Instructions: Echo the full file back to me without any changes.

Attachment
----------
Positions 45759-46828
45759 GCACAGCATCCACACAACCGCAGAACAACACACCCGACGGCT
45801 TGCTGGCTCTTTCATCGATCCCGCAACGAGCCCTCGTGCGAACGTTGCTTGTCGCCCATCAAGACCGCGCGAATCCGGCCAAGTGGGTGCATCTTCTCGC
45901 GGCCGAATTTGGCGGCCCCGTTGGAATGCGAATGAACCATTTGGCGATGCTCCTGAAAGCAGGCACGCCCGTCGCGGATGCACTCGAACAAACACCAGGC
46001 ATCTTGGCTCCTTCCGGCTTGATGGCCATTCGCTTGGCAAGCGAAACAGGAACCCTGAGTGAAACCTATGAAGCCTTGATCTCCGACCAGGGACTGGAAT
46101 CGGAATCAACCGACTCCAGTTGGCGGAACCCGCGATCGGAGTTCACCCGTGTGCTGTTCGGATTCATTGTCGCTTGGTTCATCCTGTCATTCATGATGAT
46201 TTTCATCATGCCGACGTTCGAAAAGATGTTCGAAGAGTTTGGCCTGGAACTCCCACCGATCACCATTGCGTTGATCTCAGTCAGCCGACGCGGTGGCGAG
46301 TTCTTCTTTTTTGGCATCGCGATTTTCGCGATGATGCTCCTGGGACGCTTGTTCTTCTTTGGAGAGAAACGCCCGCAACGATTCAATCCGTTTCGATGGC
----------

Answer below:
Positions 45759-46828
45759 GCACAGCATCCACACAACCGCAGAACAACACACCCGACGGCT
45801 TGCTGGCTCTTTCATCGATCCCGCAACGAGCCCTCGTGCGAACGTTGCTTGTCGCCCATCAAGACCGCGCGAATCCGGCCAAGTGGGTGCATCTTCTCGC
45901 GGCCGAATTTGGCGGCCCCGTTGGAATGCGAATGAACCATTTGGCGATGCTCCTGAAAGCAGGCACGCCCGTCGCGGATGCACTCGAACAAACACCAGGC
46001 ATCTTGGCTCCTTCCGGCTTGATGGCCATTCGCTTGGCAAGCGAAACAGGAACCCTGAGTGAAACCTATGAAGCCTTGATCTCCGACCAGGGACTGGAAT
46101 CGGAATCAACCGACTCCAGTTGGCGGAACCCGCGATCGGAGTTCACCCGTGTGCTGTTCGGATTCATTGTCGCTTGGTTCATCCTGTCATTCATGATGAT
46201 TTTCATCATGCCGACGTTCGAAAAGATGTTCGAAGAGTTTGGCCTGGAACTCCCACCGATCACCATTGCGTTGATCTCAGTCAGCCGACGCGGTGGCGAG
46301 TTCTTCTTTTTTGGCATCGCGATTTTCGCGATGATGCTCCTGGGACGCTTGTTCTTCTTTGGAGAGAAACGCCCGCAACGATTCAATCCGTTTCGATGGC